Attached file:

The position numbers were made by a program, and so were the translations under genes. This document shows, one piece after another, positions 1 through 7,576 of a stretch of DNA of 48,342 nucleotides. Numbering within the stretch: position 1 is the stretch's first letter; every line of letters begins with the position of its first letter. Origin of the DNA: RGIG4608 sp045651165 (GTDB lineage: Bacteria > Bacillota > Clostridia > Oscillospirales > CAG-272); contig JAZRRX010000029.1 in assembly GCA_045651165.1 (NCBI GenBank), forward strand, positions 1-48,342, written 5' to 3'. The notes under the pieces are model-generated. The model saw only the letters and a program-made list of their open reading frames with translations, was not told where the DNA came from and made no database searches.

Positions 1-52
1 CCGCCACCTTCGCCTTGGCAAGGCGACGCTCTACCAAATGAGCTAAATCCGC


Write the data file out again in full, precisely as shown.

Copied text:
The position numbers were made by a program, and so were the translations under genes. This document shows, one piece after another, positions 1 through 7,576 of a stretch of DNA of 48,342 nucleotides. Numbering within the stretch: position 1 is the stretch's first letter; every line of letters begins with the position of its first letter. Origin of the DNA: RGIG4608 sp045651165 (GTDB lineage: Bacteria > Bacillota > Clostridia > Oscillospirales > CAG-272); contig JAZRRX010000029.1 in assembly GCA_045651165.1 (NCBI GenBank), forward strand, positions 1-48,342, written 5' to 3'. The notes under the pieces are model-generated. The model saw only the letters and a program-made list of their open reading frames with translations, was not told where the DNA came from and made no database searches.

Positions 1-52
1 CCGCCACCTTCGCCTTGGCAAGGCGACGCTCTACCAAATGAGCTAAATCCGC